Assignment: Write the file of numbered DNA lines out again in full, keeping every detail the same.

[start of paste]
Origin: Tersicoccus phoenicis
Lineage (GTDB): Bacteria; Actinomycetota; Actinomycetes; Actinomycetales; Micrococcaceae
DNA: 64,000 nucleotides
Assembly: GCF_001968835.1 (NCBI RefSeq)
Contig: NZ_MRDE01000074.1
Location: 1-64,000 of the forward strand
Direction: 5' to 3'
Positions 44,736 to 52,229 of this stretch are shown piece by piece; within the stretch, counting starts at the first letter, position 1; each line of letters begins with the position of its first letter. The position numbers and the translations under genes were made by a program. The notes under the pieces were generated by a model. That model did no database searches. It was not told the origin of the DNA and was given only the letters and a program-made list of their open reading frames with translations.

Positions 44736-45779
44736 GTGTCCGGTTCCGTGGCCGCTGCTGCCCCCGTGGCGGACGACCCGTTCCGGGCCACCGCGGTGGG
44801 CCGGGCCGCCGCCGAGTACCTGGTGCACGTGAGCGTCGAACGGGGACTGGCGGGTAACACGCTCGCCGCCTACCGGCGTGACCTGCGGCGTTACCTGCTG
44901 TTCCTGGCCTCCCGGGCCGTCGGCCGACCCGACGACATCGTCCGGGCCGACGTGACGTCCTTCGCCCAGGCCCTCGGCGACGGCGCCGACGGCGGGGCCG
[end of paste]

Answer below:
Origin: Tersicoccus phoenicis
Lineage (GTDB): Bacteria; Actinomycetota; Actinomycetes; Actinomycetales; Micrococcaceae
DNA: 64,000 nucleotides
Assembly: GCF_001968835.1 (NCBI RefSeq)
Contig: NZ_MRDE01000074.1
Location: 1-64,000 of the forward strand
Direction: 5' to 3'
Positions 44,736 to 52,229 of this stretch are shown piece by piece; within the stretch, counting starts at the first letter, position 1; each line of letters begins with the position of its first letter. The position numbers and the translations under genes were made by a program. The notes under the pieces were generated by a model. That model did no database searches. It was not told the origin of the DNA and was given only the letters and a program-made list of their open reading frames with translations.

Positions 44736-45779
44736 GTGTCCGGTTCCGTGGCCGCTGCTGCCCCCGTGGCGGACGACCCGTTCCGGGCCACCGCGGTGGG
44801 CCGGGCCGCCGCCGAGTACCTGGTGCACGTGAGCGTCGAACGGGGACTGGCGGGTAACACGCTCGCCGCCTACCGGCGTGACCTGCGGCGTTACCTGCTG
44901 TTCCTGGCCTCCCGGGCCGTCGGCCGACCCGACGACATCGTCCGGGCCGACGTGACGTCCTTCGCCCAGGCCCTCGGCGACGGCGCCGACGGCGGGGCCG